In 2012, SIM created an East Africa sending office in Addis Ababa to support local churches sending missionaries abroad with back-end operations such as training and insurance. Through this office, Kale Heywet has sent 37 missionary families to countries including Sudan, Ghana, Malawi, Zambia, Bangladesh, India, and Pakistan, and more are preparing to leave in coming months. These missionaries are primarily involved in evangelism and church planting, and each is supported financially by sending churches in Ethiopia.
Addis is the fastest-growing of SIM’s 14 sending offices, said Joshua Bogunjoko, a Nigerian serving in Ethiopia as SIM’s international director. More than 20 families await placements. “This is the result of the growth and maturity of the church in Ethiopia,” he said.
However, Ethiopia’s churches have a long way to go before they reach the scale of the world’s leading sending countries. According to World Christian Database projections, in 2020 the United States will send out 135,000 missionaries, Brazil 40,000, South Korea 35,000, the Philippines 25,000, and Nigeria 20,000. Yet it’s clear the turning outward of the Sidama church around World War II is now occurring across Ethiopia.
Local missions go global
Samuel Kebreab, a former evangelist who serves on the sending office’s board, said the Ethiopian movement toward international missions began after the fall of the country’s communist Derg regime in 1991. “After that, the church began to mature,” he said. “Western congregations that were partnering with Kale Heywet and Mekane Yesus began to think of the Ethiopian church as a partner that would also contribute to global mission work.”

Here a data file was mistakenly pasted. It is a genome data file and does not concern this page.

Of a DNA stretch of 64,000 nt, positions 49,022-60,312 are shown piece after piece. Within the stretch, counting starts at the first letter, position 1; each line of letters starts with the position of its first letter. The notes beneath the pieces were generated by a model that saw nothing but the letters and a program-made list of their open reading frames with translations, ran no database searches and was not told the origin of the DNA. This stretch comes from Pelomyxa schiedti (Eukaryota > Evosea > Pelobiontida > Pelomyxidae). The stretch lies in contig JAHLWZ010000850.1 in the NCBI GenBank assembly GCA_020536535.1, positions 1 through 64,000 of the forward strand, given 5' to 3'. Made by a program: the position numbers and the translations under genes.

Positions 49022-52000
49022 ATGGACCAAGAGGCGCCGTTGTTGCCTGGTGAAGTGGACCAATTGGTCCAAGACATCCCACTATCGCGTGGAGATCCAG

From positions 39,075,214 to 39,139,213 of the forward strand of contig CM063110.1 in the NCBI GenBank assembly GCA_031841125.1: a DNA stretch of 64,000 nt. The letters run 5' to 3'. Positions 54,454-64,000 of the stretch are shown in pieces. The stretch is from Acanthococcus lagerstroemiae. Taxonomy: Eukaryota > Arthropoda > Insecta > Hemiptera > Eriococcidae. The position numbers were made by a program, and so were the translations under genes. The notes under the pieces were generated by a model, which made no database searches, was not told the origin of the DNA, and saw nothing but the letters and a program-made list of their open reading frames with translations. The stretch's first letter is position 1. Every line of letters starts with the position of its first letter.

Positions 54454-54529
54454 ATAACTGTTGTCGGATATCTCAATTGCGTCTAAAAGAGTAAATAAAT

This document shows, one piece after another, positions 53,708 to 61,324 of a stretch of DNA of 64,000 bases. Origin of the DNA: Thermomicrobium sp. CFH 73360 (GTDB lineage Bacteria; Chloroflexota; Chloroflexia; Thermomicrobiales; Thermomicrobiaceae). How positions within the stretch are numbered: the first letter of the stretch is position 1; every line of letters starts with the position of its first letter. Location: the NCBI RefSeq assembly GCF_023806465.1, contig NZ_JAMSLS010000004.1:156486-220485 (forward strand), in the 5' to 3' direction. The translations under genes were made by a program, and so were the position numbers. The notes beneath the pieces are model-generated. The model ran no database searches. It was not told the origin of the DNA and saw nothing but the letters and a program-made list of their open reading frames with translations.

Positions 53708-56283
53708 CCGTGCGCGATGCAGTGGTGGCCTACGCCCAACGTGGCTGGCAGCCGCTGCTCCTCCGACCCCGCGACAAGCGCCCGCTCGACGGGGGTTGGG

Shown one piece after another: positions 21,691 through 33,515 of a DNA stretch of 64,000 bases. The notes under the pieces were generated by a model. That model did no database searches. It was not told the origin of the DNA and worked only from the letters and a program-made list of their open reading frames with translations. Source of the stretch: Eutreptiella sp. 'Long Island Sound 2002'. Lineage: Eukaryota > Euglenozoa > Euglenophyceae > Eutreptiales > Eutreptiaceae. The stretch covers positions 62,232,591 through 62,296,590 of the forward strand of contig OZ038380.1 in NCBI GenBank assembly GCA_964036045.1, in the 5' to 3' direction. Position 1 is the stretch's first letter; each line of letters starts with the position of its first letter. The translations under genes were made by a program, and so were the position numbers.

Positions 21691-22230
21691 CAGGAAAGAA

Samuel [Ethiopians go by their given names] is also the Horn of Africa regional coordinator for the Movement for African National Initiatives (MANI), a network that mobilizes African Christians to fulfill the Great Commission. “Africa is a young continent,” he said, noting 6 in 10 residents are under 30. “Soon the main harvest force will come from Africa.”
Like many of the leaders interviewed by CT, Samuel sees sending missionaries internationally as a necessary response to the role foreign missionaries historically played in encouraging Ethiopia’s evangelical movement. “These people have come all the way and didn’t spare their lives, so we should do the same and go to other countries,” he said. “That has created a good legacy—a tradition.”
Worku Hailemariam, director of the Addis office, agrees. “We have been on the receiving end for years, for decades, even centuries,” he said. “We have to be involved in missions—local and global. The time has come.”
However, ties to the Western missions movement of the 19th and 20th centuries have not always motivated Ethiopian involvement in global missions. One of the primary barriers has been the perception that taking the gospel to other nations was the responsibility of the West. “We considered ourselves to be the mission field,” Wondimu said. “Some people say, ‘It’s not our responsibility.’” In response, he tells them, “Missions is not a Western responsibility; it is the church’s responsibility.”
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Source: Christianity Today